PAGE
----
very detailed and fully jointed!

The detail is incredible and I spend about as much time crocheting as I do reading and studying photos and drawings of bones. I just finished the right thumb. For an example of the level of detail, pinch your left thumb with your right thumb on the knuckle and your index finger on the palmar side of the joint. Dig in pretty hard and bend your left thumb forward. You’ll feel two little bumps on each side with a canal or dent between them. My crocheted first metacarpal has enough detail to have those bumps with the space between them! I can’t wait to start working up the arms. I’m getting a bit sick of fingers. I started with the fingers since it’s a fairly easy tube shape. I’m not quite sure how I’ll do a sphenoid, sacrum, scapula, or the vertibrae yet. I’m not worried though. I can crochet anything. I’ve just finally gotten bored with crocheting food and decided it was time to move on to some new shapes. I whipped out a few crocheted red blood cells the other night for my friend’s son, and decided if I could master that shape, a skeleton couldn’t be too hard. Red blood cells are a bit funky. it’s basically a doughnut shape with a thin bit of fabric across the ‘hole.’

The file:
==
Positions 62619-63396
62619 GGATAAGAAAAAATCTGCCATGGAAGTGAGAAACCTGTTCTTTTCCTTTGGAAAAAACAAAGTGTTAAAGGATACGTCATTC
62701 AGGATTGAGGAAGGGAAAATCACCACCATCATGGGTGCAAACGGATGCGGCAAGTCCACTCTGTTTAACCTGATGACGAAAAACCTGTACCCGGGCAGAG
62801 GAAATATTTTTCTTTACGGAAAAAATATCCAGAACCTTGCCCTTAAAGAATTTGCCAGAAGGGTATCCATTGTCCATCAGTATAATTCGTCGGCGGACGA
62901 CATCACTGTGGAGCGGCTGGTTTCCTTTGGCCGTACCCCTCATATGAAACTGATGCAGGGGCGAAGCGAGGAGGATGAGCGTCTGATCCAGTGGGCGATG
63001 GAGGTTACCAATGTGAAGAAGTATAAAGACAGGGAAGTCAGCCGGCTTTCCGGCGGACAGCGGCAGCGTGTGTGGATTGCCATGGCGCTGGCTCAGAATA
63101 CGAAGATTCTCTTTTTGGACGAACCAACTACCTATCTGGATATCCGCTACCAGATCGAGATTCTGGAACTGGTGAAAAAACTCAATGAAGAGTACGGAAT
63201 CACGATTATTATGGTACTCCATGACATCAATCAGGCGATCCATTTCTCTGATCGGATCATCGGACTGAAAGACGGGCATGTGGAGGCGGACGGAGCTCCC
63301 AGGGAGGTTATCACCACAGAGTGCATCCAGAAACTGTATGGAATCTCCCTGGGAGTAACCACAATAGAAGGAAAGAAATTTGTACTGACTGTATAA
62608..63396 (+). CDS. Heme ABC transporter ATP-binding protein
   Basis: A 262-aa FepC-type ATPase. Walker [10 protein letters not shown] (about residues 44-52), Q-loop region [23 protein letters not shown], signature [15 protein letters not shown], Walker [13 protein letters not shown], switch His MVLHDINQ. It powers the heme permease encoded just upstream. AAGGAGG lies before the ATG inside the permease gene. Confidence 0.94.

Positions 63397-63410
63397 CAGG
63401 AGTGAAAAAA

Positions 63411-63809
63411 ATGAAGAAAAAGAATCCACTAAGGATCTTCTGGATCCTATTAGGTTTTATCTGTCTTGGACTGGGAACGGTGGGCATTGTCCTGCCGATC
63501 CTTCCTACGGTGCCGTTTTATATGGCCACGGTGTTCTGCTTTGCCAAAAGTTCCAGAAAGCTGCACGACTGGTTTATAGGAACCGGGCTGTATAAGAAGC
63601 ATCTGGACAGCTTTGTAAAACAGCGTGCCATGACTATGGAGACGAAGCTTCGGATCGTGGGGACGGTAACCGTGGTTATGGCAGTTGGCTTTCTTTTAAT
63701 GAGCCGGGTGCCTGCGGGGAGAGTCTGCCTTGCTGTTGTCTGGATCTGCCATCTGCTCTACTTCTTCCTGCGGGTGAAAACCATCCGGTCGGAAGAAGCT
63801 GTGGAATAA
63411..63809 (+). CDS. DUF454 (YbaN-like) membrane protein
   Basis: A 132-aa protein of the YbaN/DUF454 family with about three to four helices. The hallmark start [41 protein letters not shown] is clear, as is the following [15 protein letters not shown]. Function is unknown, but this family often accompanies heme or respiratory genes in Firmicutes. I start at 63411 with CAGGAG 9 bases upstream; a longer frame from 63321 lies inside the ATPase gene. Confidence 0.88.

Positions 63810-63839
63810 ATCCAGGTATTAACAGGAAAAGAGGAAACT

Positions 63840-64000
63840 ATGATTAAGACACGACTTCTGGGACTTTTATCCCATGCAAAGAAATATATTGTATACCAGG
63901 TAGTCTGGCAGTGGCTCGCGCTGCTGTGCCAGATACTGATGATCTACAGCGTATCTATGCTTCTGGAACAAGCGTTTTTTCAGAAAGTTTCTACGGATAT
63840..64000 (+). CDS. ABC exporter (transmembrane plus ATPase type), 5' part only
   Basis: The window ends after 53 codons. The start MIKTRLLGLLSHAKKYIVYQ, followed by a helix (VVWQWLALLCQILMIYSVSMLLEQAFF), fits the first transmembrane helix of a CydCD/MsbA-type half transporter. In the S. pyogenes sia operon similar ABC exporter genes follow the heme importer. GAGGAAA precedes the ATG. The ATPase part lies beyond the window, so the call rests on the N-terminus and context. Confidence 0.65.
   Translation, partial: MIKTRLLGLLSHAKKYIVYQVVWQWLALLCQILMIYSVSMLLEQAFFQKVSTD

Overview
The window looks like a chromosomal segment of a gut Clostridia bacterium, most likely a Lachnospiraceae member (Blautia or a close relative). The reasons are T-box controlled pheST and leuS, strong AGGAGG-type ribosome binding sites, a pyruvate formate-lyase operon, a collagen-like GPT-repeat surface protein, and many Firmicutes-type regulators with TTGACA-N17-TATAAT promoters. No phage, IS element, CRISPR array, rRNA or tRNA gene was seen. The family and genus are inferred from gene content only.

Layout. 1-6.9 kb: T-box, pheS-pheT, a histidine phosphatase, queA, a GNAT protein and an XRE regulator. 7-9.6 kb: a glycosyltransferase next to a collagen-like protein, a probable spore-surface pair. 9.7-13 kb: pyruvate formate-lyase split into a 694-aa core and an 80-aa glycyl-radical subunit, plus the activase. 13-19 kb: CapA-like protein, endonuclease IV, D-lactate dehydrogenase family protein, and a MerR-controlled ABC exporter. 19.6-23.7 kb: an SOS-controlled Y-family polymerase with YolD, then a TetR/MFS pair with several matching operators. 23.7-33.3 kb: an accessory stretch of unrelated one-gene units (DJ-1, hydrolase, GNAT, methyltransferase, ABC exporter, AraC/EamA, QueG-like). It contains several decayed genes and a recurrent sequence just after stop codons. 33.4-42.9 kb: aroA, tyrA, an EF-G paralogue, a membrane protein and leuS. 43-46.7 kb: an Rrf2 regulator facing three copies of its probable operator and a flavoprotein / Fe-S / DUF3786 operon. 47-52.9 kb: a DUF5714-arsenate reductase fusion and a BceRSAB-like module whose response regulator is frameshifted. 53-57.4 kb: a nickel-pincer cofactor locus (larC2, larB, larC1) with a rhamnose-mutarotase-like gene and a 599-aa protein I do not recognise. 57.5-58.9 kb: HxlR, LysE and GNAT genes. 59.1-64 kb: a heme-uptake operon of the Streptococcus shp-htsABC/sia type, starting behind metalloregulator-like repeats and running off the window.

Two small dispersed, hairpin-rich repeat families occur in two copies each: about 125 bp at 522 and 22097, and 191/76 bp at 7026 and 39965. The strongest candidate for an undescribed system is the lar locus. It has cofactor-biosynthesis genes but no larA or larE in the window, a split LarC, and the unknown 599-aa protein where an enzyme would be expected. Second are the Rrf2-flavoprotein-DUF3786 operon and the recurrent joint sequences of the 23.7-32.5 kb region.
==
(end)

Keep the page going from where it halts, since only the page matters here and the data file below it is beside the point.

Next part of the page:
Ultimately, I decided crocheted red blood cells just weren’t quite the look and feel I wanted for these toys. I ended up stitching up a huge batch of them and will likely make a few sets with white blood cells and platelets as playsets for my store on  etsy.com later.

 

Plus, I love bones and definitely need a life-size skeleton to play with. I’ll take him out to the park with me and of course buckle him in on road trips, likely leaving him trapped in a hot car with a copy of “War and Peace” in his hands like he died reading it. I guess clawing at the window trying to get out would be ok too.

So far he’s a little bit larger than me as I just can’t crochet the fingers any smaller with the size hook I’m using. He’ll just be a big boy. I’m doubling the measurements of Quincy, my half-size skeleton that I got to study for class last year. As for me tonight, I’m off to finish some biology homework and work on Halloween costumes. There are some exciting pictures coming!